Somehow, each one of us marks an important event, a life changing moment that has made great impact not only in the microcosm of our personal lives, of our particular local environments but also in the interrelated microsystems that constitute a macro-cosmic web where we are but a tiny speck among the elements.
And so, as the year closes and a new one begins, of particular focus in this time of the year is Human Rights as we annually celebrate December 10 as the International Day for Human Rights. Perhaps, to some, the particular context of this day is better submerged in the archives of history if not literally under the floods of water as well as of blood… yet a story waiting to be told to receptive listeners including myself as it continues to beckon and find meaning in our continuing journey as human beings.
Indeed, five years ago, I had a life changing moment, a turning point that has challenged my very own beliefs, understanding and work on human rights.
In September 16 2005, I had to join thousands and thousands of men and women in apparent diaspora outside our country leaving my two young children and their passionately loving father. Temporarily, and so we thought and comforted ourselves. With a husband being increasingly threatened together with colleagues for our work on human rights while seeking the elusive grail of peace amidst the increasing grip of terror in the country, I crossed the sea of uncertainties and landed in Hong Kong to work as one of ‘the modern day slaves’ . I became one with those that the government praised as ‘the living heroes of the land’ or for simpler generics , classified as Overseas Filipino Workers (OFW). We had our working papers facilitated by a private employment agency accredited by both governments of our home country and our destination country at a cost that bound us in debts. To supposedly protect us amidst rampant reports of abuses suffered by overseas workers, we were warmly welcomed at the airport and were given kits about our basic rights and agencies to contact in case need arises.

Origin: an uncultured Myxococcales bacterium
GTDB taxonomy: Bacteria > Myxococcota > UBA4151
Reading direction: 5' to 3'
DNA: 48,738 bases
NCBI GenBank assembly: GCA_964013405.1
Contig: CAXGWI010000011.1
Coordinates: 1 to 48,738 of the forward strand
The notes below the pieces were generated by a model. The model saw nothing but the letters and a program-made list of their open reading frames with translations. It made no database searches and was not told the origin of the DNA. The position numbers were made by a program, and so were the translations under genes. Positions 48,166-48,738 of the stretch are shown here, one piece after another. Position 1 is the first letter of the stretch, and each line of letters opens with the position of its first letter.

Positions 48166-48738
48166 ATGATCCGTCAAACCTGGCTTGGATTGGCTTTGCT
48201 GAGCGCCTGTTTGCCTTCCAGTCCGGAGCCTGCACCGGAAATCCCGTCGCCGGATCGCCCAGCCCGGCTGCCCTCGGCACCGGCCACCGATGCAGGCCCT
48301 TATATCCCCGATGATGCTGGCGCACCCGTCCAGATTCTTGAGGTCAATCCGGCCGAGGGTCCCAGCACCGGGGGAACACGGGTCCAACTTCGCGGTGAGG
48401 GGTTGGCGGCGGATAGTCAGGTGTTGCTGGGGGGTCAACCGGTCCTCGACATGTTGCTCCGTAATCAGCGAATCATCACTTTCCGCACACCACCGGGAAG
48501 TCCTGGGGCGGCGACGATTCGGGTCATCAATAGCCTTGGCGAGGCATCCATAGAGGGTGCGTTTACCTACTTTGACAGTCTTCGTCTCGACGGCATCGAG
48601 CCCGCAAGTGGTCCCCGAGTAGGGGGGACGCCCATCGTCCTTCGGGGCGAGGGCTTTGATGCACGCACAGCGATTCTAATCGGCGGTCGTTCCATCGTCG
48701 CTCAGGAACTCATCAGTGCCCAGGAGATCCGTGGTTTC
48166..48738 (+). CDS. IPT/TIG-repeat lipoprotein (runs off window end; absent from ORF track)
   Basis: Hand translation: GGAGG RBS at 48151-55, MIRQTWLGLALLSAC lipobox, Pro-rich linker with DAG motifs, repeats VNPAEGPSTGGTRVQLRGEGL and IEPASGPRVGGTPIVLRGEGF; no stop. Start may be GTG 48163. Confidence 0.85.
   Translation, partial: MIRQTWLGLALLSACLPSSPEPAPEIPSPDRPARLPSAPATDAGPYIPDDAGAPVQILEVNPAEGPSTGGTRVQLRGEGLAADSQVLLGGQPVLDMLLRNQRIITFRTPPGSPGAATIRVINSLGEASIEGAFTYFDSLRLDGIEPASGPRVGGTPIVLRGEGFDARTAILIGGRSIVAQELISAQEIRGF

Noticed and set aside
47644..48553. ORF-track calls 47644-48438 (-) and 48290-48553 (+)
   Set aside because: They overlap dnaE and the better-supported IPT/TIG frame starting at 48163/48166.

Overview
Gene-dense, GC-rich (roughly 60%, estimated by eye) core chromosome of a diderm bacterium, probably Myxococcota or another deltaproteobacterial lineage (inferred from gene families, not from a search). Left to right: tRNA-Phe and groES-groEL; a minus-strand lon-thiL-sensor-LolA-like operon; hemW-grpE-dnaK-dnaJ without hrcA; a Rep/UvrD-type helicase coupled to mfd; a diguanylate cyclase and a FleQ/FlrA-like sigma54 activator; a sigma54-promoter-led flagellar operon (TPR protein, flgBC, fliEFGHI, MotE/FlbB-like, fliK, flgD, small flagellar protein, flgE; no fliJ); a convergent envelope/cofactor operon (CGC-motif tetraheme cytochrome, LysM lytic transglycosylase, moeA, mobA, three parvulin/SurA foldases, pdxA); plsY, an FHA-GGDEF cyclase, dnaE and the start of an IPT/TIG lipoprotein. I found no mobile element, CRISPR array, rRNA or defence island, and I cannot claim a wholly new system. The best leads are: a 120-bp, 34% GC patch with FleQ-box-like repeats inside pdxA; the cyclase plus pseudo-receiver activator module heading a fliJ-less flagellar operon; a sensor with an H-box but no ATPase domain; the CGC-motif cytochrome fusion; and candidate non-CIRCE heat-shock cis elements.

Like any other worker in a new environment, I went through a stage of orientation and adjustment. I lasted two months and ended up illegally terminated which I gladly accepted as a liberation from a home that treated a domestic helper as a creature who must be inferior in all aspects from the masters of the house, and expected to complete a long list of tasks that left me three to four hours sleep every night.
While looking for another employer, I had opportunity to listen to the stories of other domestic helpers and overseas workers. My short story was nothing compared to their saga. Of untold stories of physical as well as psychological abuse until they learned to find ways to survive. Sadly, at times returning the violence with violence to their children wards. They learned to weave their own myths and find their own comforting symbols as they kept their dreams of giving their families back home a better life while dealing with the dehumanization in their work circumstances.
I did find a new employer, of better breed and chemistry and so I signed a new contract.
Tragically, a night before I arrived home for a brief family reunion before starting to work with my new employers, Pepe, my husband and comprehensive friend was assassinated by alleged elements of the military in November 28, 2005. A cold blooded treacherous murder of a civilian labeled as ‘enemy-of-the-state’, with 22-gunshot wounds in the darkness of the night and the heat amidst the tobacco fields of San Esteban, Ilocos Sur, Northern Philippines. He was honored as a people’s martyr and buried December 7 in his hometown Pagudpud Ilocos Norte. The case is lost in the jargon of legal process and raging sentiments while the constraints of poverty reduced it to the rising statistics of human collateral damages of war and terror mongering.